Betye Saar’s Assemblage
The power of story told through Objects and Artifacts
Betye Saar has been creating art since graduating from the University of California, Los Angeles in 1949. Now ninety-six years old, her body of work has been exhibited at so many museums and galleries and has received so many awards that it takes roughly seventeen pages to list it all on her CV. The New Yorker magazine has called her “one of the most significant philosopher-artists of the past century.”
Saar began her career in design and printmaking before developing her now signature style of visual storytelling through assemblage of found objects into sculpture and tableau. “I am intrigued with combining the remnant of memories, fragments of relics and ordinary objects, with the components of technology,” Saar says. “It’s a way of delving into the past and reaching into the future simultaneously. The art itself becomes the bridge.”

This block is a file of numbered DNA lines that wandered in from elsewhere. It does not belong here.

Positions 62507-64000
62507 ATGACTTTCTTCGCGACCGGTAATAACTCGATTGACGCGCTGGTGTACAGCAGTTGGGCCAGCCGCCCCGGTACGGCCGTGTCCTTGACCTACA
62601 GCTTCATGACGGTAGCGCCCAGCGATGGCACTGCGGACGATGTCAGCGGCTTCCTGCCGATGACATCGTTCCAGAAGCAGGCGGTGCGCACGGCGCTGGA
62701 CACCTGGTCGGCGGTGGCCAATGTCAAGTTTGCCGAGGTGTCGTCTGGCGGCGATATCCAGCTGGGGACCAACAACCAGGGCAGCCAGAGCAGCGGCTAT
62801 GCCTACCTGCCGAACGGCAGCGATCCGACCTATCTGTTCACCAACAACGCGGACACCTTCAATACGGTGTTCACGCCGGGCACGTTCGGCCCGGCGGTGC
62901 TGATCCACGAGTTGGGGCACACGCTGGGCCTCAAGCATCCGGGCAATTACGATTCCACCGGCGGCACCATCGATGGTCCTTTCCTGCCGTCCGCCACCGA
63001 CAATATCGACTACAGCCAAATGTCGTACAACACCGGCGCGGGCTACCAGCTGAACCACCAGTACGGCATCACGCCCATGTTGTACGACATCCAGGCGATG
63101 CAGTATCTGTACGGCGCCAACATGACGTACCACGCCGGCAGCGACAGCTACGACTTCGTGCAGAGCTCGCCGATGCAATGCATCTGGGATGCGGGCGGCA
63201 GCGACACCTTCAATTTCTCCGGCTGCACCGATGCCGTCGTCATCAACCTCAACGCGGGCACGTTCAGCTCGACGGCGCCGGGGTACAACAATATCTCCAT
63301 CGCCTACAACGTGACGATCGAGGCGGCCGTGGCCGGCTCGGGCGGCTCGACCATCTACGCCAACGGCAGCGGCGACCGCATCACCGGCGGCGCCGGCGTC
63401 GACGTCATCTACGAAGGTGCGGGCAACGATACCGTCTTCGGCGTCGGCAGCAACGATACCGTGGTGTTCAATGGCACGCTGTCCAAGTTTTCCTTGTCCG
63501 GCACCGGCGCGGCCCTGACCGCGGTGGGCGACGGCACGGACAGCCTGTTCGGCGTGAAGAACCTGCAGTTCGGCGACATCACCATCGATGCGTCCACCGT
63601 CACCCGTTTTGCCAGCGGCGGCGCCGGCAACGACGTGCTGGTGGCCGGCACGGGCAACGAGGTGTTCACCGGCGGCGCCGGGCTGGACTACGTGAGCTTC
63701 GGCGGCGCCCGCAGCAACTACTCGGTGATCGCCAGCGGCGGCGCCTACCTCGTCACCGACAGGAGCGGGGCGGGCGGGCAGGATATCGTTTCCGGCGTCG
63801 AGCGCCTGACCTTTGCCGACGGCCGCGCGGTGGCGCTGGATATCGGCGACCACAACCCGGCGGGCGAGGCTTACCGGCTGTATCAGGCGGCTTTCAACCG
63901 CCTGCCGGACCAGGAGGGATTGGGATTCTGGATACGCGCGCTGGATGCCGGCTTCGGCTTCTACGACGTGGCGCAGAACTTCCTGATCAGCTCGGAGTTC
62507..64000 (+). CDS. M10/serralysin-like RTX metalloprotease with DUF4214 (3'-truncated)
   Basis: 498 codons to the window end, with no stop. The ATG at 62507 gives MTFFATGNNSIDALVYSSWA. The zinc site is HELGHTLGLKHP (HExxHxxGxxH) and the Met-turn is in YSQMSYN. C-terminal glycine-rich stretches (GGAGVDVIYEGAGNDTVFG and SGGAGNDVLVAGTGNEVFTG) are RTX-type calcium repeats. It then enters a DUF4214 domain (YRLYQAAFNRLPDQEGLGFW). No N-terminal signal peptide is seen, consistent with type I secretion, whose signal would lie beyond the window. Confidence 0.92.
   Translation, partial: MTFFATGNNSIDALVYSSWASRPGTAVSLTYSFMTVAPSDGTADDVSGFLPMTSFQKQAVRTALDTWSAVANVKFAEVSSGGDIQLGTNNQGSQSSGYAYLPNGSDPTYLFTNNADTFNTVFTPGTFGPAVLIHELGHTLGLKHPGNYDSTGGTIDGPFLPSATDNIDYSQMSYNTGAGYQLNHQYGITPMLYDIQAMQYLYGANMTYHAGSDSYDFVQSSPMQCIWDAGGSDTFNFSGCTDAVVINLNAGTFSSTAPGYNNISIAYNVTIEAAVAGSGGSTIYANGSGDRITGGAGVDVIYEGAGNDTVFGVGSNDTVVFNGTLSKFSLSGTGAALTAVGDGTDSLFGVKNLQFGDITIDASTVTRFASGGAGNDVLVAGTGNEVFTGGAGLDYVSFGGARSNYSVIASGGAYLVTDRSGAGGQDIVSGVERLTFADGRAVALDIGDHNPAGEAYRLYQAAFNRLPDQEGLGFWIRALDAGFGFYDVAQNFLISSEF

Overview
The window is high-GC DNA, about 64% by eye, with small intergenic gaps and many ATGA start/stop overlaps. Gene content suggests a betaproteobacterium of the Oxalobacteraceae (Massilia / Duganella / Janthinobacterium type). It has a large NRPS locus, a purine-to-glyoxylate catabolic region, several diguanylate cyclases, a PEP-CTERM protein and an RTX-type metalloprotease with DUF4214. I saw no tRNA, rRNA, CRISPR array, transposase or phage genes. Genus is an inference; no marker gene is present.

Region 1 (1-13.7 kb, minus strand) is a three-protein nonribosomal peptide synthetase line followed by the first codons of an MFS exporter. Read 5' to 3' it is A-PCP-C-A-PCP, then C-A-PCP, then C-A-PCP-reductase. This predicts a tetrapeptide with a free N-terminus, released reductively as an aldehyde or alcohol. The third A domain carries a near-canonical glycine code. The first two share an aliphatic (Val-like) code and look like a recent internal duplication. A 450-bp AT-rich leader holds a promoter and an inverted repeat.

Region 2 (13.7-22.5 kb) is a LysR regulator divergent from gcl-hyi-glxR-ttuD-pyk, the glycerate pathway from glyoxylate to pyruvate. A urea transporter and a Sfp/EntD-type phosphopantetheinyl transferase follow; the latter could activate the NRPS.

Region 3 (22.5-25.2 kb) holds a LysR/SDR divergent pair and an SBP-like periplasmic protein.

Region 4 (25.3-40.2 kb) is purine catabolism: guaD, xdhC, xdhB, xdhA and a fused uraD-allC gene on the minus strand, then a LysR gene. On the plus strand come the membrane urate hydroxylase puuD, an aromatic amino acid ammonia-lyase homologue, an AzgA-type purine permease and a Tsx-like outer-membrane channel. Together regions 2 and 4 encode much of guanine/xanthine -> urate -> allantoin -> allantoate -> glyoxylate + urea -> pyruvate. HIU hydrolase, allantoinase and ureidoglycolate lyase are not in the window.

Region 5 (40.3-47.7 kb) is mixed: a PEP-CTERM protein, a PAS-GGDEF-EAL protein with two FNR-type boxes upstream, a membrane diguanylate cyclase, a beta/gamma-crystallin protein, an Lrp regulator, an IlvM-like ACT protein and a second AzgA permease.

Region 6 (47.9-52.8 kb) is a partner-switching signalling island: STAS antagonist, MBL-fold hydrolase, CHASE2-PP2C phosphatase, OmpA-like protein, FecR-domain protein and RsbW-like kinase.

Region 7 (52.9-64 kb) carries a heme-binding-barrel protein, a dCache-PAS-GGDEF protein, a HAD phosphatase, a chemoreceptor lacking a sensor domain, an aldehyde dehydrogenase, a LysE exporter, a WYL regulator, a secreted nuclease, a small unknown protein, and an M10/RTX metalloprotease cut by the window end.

The photo of her at the top of the page, taken by photographer Michele Mattei, feels like a still-life assemblage of Saar herself. Posing behind the silver branch in her silver necklace, with her silver hair, she evokes both the wisdom of her years and the incisive social and cultural commentary of the pieces she has created throughout her career.
Since so much has been written about her, I will point you to profiles of her by The Hammer Museum at UCLA, Apollo Magazine, and The Museum of Modern Art, as well as to her own website to read more about her life and work if you are not familiar with her already.
In this space, I simply want to offer an acquaintance with her in her own words. The first video, a two-minute studio tour, takes us into her space where she talks about how she finds objects and how the stories inside those objects reveal themselves to her.
In the second video, she describes making her sculptural tableau “I’ll Bend But I Will Not Break,” a moving piece that connects slave ships and the slave trade to an old wooden ironing board.
I make my art in silence. The materials conjure ideas. The ideas conjure images. The images conjure art. The art conjures feelings. The feelings are the goal.